NASA’s Kepler mission is doing what it was designed to: Find planets. NASA announced Tuesday that Kepler has confirmed the existence of 1,284 planets, the single largest finding of extraterrestrial planets to date.
In July 2015, Kepler’s telescope identified 4,302 possible planets. To be considered a planet, NASA has set a 99 percent probability threshold to determine if a possible planet as an actual planet.
Of the 4,302 possible planets, NASA has confirmed that 1,284 planets meet the criteria to be considered a planet. NASA said another 1,327 candidates are most likely actual planets, but do not meet NASA’s 99-percent threshold.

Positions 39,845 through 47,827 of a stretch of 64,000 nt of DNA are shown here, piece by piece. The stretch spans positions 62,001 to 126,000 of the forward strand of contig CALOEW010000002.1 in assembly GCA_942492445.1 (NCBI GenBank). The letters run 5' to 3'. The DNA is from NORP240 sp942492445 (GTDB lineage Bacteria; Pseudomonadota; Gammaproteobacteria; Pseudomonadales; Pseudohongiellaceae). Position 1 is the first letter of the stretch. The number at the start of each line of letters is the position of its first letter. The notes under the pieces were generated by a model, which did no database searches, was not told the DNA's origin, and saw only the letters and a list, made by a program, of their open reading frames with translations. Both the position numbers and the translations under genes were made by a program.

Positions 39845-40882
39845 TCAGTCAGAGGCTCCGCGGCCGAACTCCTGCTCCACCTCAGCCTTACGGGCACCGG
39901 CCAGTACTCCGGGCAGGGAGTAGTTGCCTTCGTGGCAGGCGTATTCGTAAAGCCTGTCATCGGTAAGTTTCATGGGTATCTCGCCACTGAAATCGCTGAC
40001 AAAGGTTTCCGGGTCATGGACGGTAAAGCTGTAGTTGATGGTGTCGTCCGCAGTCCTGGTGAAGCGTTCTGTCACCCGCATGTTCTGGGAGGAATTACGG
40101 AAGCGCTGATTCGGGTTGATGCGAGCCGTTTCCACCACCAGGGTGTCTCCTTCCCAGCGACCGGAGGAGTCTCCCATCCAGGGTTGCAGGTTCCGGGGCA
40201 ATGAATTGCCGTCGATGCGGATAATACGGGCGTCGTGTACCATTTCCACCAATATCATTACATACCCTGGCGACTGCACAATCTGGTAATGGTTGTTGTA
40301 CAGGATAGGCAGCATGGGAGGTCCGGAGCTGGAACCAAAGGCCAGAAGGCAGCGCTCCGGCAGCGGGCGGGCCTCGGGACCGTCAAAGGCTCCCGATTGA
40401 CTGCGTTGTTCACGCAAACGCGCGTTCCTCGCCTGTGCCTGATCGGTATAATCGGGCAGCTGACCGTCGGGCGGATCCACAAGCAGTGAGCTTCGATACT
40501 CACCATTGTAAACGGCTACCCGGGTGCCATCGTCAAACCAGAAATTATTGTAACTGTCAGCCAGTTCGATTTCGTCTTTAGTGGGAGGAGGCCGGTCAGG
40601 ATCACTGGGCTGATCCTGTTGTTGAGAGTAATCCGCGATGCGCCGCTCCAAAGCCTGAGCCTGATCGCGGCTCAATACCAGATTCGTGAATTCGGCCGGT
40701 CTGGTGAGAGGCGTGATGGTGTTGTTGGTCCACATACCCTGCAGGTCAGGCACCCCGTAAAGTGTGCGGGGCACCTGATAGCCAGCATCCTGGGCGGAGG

NASA officials said that the Kepler mission, which began in 2009, has more than doubled the number of known planets in the universe.
Of the 3,200 known planets, 2,325 have been verified during the mission.
"Before the Kepler space telescope launched, we did not know whether exoplanets were rare or common in the galaxy. Thanks to Kepler and the research community, we now know there could be more planets than stars,” said Paul Hertz, Astrophysics Division director at NASA. "This knowledge informs the future missions that are needed to take us ever-closer to finding out whether we are alone in the universe."
Kepler uses decreases in light when a planet passes past a star to help discover planets. By using this method, Kepler is able to determine instantaneously the probability of whether a particular star has a planet.
Kepler is used to survey a small portion of the Milky Way galaxy to help narrow down the number of Earth-like, habitable planets. Earth and our solar system is in one of the spiral arms of the Milky Way.